This is the fourth part of the Top CSS Frameworks of 2021 report. Read the previous reports about the file sizes, errors and warnings, and selectors.
In this report, I have audited top CSS frameworks (according to the State of CSS report) for specificity and complexity. Here’s the complete list of audited frameworks:
- Ant Design
- Primer CSS
- Pure CSS
- Semantic UI
⚠️ It is worth noting that I had to use the previous version of the TailwindCSS since I could not fully download the latest one.
For this report, I used the following tools:
I have gathered information about CSS selectors, specificity, and complexity using this tool.
⚠️ Any errors in the report that might be caused by invalid software are not deliberate and should be considered involuntary.
CSS specificity is the algorithm browsers use to determine the “weight” of the selector. “Lighter” selectors are believed to be easier to maintain and comprehend.
|Min of max specificity||TailwindCSS||0,3,0|
We can see that Materialize has the highest specificity and Tachyons has the lowest maximum specificity. Materialize is the only CSS framework that uses ID selectors, which is very odd.
TailwindCSS has the lowest maximum specificity, which is expected with it being the utility class framework.
Almost every framework’s maximum specificity depends mostly on classes. That doesn’t surprise me since classes are the most common way to style HTML elements.
CSS specificity tells us how “heavy” our selectors are. As Bart Veneman explained in his article, we could manipulate specificity with the new
:is() selectors, which decreases the specificity but adds to the complexity, leading to more problems.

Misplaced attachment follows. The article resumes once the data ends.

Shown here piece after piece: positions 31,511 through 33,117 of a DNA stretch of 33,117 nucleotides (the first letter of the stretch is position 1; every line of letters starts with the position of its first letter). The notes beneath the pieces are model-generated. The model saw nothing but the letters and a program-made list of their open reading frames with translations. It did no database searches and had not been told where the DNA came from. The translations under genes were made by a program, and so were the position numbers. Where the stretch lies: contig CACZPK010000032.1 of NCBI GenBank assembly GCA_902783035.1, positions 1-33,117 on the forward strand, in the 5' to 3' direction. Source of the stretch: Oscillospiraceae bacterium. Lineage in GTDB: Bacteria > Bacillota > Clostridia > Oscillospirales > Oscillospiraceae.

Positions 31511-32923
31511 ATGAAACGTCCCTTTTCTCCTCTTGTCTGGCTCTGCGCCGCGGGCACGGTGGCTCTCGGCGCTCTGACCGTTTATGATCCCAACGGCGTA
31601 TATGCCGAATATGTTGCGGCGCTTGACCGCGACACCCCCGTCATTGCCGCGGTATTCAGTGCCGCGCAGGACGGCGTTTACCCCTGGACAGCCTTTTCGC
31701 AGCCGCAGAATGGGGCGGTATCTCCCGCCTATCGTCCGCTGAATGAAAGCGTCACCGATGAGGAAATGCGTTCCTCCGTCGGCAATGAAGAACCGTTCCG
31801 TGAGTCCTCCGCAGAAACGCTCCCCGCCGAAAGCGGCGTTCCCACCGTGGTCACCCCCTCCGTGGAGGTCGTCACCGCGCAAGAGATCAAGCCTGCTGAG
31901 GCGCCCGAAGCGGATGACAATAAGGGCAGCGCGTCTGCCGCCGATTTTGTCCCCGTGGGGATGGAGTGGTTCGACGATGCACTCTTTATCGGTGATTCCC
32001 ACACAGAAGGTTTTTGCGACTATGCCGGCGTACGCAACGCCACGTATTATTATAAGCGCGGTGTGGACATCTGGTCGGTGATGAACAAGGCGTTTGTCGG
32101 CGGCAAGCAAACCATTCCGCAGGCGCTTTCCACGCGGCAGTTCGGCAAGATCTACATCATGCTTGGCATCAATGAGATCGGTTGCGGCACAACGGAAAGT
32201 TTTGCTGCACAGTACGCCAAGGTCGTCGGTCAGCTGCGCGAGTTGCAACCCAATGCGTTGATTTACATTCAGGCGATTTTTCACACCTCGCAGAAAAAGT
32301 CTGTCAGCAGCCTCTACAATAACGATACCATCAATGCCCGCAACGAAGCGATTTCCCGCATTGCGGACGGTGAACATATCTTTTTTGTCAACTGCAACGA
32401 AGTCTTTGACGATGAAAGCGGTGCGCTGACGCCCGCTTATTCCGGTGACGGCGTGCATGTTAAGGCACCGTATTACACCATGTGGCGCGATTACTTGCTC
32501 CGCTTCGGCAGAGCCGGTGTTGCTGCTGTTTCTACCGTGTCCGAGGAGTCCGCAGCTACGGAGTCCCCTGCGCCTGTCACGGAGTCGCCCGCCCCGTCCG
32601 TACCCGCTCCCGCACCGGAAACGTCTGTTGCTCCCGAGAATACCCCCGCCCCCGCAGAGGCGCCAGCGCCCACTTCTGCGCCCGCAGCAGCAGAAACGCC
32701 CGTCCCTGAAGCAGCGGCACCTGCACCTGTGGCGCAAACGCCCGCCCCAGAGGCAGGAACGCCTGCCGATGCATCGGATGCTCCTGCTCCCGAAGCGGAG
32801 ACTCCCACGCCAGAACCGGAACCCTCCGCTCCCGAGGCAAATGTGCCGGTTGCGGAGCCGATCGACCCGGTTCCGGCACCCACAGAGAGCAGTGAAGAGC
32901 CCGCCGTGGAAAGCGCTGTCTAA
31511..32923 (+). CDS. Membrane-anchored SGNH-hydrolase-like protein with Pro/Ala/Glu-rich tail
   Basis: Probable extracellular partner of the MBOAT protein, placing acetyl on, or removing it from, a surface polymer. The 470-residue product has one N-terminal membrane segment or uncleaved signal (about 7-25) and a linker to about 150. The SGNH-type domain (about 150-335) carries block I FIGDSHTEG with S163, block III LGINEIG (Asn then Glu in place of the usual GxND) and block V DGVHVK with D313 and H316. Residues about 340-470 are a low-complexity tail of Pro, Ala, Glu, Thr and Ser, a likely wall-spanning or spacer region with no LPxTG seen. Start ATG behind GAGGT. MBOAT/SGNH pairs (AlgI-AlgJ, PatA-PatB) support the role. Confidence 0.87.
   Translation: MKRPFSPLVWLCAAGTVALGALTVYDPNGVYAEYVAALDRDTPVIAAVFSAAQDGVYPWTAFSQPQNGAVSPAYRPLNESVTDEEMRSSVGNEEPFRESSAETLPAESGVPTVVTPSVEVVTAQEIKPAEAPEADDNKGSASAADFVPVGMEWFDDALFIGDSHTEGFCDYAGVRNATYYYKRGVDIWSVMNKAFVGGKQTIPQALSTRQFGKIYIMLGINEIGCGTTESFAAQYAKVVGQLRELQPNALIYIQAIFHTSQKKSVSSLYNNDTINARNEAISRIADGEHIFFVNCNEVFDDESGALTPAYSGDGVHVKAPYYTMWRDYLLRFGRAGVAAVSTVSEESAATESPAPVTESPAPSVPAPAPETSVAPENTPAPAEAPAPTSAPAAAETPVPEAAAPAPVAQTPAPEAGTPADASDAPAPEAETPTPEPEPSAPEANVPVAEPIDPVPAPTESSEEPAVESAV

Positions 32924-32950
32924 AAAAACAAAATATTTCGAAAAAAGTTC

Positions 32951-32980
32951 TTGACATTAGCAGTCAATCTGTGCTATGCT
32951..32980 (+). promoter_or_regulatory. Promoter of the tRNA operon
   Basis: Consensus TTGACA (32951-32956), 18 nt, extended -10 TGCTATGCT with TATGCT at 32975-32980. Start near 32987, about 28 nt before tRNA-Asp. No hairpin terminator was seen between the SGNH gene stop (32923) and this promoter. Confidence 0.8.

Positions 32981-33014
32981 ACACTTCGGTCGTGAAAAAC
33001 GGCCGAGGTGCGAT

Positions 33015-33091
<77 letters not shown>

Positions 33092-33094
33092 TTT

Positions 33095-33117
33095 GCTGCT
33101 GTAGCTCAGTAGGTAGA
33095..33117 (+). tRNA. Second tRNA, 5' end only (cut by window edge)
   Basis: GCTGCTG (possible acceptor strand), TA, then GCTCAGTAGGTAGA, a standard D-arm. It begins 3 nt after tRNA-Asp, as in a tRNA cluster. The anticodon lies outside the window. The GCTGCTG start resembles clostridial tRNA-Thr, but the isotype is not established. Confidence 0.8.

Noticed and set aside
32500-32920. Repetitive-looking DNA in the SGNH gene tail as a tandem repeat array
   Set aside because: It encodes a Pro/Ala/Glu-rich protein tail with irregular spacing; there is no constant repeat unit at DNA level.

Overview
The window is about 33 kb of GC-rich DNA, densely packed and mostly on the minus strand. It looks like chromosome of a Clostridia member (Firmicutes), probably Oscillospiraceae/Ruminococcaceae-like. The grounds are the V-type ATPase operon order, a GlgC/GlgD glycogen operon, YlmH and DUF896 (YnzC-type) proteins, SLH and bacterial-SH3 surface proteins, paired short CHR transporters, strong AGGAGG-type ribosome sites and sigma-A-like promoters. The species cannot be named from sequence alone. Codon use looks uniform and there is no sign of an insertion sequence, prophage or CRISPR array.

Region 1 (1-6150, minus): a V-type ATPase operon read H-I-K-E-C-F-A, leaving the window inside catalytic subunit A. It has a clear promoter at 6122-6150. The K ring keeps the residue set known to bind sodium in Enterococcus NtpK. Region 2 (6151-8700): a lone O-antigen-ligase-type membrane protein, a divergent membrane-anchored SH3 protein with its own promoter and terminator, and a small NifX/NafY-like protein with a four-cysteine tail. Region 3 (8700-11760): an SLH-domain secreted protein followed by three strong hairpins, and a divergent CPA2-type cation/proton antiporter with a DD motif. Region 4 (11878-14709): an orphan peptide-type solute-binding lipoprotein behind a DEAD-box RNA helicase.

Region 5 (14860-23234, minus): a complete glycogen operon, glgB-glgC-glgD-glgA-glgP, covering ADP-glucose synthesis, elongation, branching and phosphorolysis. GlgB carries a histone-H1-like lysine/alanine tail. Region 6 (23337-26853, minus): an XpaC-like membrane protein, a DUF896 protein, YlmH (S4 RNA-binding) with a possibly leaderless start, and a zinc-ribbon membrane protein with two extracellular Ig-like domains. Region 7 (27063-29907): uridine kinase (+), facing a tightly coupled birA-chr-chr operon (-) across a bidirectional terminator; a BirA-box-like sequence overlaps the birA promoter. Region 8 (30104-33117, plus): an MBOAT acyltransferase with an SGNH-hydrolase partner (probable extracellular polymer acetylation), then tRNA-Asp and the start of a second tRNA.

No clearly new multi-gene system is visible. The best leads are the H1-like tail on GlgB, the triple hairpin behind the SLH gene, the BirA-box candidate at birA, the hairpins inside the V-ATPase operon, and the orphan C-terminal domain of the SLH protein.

Some recent additions to CSS have made it easier to deal with specificity issues, like
:is(). But they can make selectors more complex.
— Bart Veneman
In the case of CSS complexity, the biggest problems are usually related to debugging. So, now that we know what CSS complexity is, let’s see the maximum complexity for each framework:
|Site||Avg complexity||Max complexity|
CSS complexity is defined as a whole number. The higher the number, the higher the complexity.
Two-thirds of CSS frameworks have the maximum complexity in double-digits. That doesn’t sound ideal, far from it. On the other hand, an average complexity is usually 1, 3, or 5. That sounds much more optimistic.
|Max complexity||Semantic UI||19|
|Min of max complexity||Tachyons||5|
Semantic UI has the highest complexity selector of 19, while Tachyons has the lowest, just 5. Average complexity is quite good overall, just 3.15.
CSS specificity is a long-know metric that most developers usually ignore. Now we have another CSS metric that might be ignored, CSS complexity.
While CSS specificity and complexity are just numbers, they could help us understand the quality of the framework. For example, if you use a CSS framework as a base for your project and think you will need to overwrite its selectors, these numbers are helpful.
How we write our selectors matters, so keep that in mind and try to reduce the specificity and complexity of your code.